Figure 4

(a) Entrance hole images for 2 mm thick aluminum at different modulation frequencies with a 50 μm beam. Top panel is the height/depth image with modulation frequencies listed. The 600 W and 300 W sites were created with the unmodulated CW beam. The bottom panel is an optical image with drill times listed. Drill time for 1 mm Al is shown in (b) with optimal removal at ~12 kHz. The red symbols correspond to the 100 μm beam, and the black symbols to the 50 μm beam. (c) Drill time for 2 mm thick Al corresponding to the images on (a) with optimal removal is at ~8 kHz. (d) CT scan of a typical channel created at 8 kHz. For (b,c), the average power with modulation is 300 W with a peak power of 600 W, and the average power is 300 W for unmodulated case.

For a 1 mm sample using a d=50 µm 1/e2 modulated beam with peak power at 600 W, the drill- through time is around 20 ms, reproducible from test to test, with maximum removal around 12 kHz (Fig. 4b). When the beam size is doubled to d=100 µm 1/e2 at the same power P, the drill- through time increased above 200 ms. From Equation (2), doubling the beam size at the same power lowers the melt temperature at surface by half from 6,000 K to 3,000 K (or equivalently, the temperature produced by a 300 W CW beam). Yet with the larger beam size, we were still able to drill holes, with an optimal removal also centered around 12 kHz, which shows that laser drilling is possible below Tb where recoil momentum is not sufficient to overcome the surface tension and drive melt flow. Based on Equation (1), there should have been a shift towards lower resonant frequency, but that equation assumes a planar geometry and is not representative for conditions in deep drilling where constant changes in melt pool geometry continuously alters the frequency of surface waves. In addition, during the modulation period, the intensity swings from high to low, which also changes the melt pool size, and can shift or broaden the resonant frequency. There is also some variation in drill-through time likely related to the decrease of melt temperature (T~P/d). At frequencies below 4 kHz, we were not able to drill through after 5 s and stopped the experiment.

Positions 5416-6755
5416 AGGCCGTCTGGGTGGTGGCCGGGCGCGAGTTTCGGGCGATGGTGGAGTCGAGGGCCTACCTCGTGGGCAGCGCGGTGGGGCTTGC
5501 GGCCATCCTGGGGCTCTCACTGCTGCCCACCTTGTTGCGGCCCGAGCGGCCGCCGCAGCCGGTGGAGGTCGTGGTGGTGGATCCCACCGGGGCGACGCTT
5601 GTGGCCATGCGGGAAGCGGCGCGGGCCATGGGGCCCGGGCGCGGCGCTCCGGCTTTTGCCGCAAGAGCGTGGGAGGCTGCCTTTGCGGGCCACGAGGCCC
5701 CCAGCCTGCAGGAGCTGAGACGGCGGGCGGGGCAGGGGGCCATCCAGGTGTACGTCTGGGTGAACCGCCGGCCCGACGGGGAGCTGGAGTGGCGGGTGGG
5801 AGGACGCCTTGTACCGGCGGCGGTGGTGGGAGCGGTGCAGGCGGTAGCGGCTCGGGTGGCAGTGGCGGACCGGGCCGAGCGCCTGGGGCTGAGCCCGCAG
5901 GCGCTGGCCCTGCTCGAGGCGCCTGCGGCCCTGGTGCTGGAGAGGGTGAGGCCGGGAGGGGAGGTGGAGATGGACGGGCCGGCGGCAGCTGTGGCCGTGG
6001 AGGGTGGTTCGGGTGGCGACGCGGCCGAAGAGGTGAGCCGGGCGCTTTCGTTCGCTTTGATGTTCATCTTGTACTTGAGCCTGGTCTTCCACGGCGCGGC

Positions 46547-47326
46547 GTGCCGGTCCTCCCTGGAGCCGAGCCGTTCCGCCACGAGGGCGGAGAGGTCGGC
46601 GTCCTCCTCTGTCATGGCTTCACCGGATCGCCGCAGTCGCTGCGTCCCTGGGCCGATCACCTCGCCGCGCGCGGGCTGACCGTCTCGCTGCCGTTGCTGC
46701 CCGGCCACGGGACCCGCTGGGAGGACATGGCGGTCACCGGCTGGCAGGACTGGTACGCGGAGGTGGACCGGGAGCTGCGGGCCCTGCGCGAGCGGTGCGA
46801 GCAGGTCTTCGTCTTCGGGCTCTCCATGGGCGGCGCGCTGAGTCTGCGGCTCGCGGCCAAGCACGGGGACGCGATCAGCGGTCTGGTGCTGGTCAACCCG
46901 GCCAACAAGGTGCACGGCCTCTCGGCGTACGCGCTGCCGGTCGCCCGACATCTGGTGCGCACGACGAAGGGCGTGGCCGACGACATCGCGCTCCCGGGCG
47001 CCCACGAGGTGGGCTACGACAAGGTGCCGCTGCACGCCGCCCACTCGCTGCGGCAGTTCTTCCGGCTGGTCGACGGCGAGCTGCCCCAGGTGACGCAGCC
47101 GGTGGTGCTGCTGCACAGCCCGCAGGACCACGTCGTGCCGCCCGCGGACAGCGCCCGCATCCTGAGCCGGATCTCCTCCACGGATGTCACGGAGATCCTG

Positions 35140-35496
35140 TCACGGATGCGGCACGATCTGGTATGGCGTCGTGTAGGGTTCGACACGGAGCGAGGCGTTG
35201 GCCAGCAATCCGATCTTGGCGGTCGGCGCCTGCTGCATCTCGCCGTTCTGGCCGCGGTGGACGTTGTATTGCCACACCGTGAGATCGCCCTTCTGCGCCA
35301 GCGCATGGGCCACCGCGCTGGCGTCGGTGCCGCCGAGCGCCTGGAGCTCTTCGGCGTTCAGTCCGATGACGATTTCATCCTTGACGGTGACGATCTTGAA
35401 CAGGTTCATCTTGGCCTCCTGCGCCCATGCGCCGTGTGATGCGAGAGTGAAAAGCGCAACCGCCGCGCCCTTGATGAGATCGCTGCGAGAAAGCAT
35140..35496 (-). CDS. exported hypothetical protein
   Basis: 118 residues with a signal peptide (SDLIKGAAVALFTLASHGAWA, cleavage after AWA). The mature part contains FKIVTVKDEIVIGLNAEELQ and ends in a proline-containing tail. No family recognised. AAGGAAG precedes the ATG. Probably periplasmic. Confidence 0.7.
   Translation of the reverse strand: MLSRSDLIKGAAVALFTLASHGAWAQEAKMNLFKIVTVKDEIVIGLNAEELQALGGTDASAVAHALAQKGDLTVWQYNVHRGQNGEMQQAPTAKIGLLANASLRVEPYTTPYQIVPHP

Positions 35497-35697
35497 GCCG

For the 2 mm sample, the 50 µm modulated beam always drilled through in less than 1 s, but drill-through times varied stochastically with a trend to optimum removal at 8 kHz (Fig. 4c). At frequencies below 4 kHz, again we did not observe drill through after 5 s. There is a large dispersion in drill-through times. This is not surprising since there are key differences between ablation of shallow pits and drilling of deep holes34. First, as the laser drills deeper into the channel, many effects come into play. The laser radiation is reflected, diffracted and absorbed by the walls. Multiple reflections inside a keyhole or in deep drilling processes can produce the hot spots down the axis of the channel, and consequently the local intensity can be very high, leading to local boiling and material ejection35. However intensity modulation should be independent of the multiple reflections effect yet we see a large a large difference in removal rate between modulated and unmodulated pump. Hence, we believe that thermocapillary effects plays a more important role in material removal for the processing parameters used here. Second, the melted layer has to travel along the walls back up the hole entrance but surface tension can stop it. The melt retracts back towards the center of the channel and pushes upward to form a central jet that tries to escape in the vertical direction (as observed in Fig. 2 for the 12 kHz case at 100 µs and 270 µs). This attempt to escape often fails which slows down the material removal rate. And third, Fourier analysis and time resolved absorptance measurements have shown that keyhole oscillations can also shift or broaden the resonant frequency at the melt surface4,36. The combination of these effects contribute to the dispersion in drill-through times.

A computed tomography CT (Zeiss Xradia 510 Versa) rendering of a typical hole drilled at 8 kHz is shown in Fig. 4d. The hole has an entrance size of 270 μm and an exit diameter of 100 μm. The entrance cone is 70 degrees and the overall taper is 87.5 degrees. The volume, V, of the hole is 45×10−6 μm3. The aspect ratio is 12:1 (based on the average diameter in the hole) but aspect ratios of 20:1 are achievable depending on modulation frequency. An important, additional distinction compared to unmodulated CW drilling is that the heat affected zone is practically absent. Little surface debris and resolidified material is present, and the hole would be of high quality as judged by the metrics defined in ref.37.

The absorptivity of pure Al is about 5% for 𝜆=1 µm at 300 K (from ref.38) whereas solid industrial grade Al can be four times higher due to increase in surface roughness and the presence of an oxide layer39. However, in laser drilling, surface tension helps by smoothing out the wall roughness and decreasing the absorptivity. Vapor ejected from the hole subsequently interacts with the air to prevent it from entering the hole and oxidizing the walls. Thus, based on the quality of the hole revealed by the CT scan, it is likely that oxidation effects are mitigated and thus the light is channeled through the hole with low losses.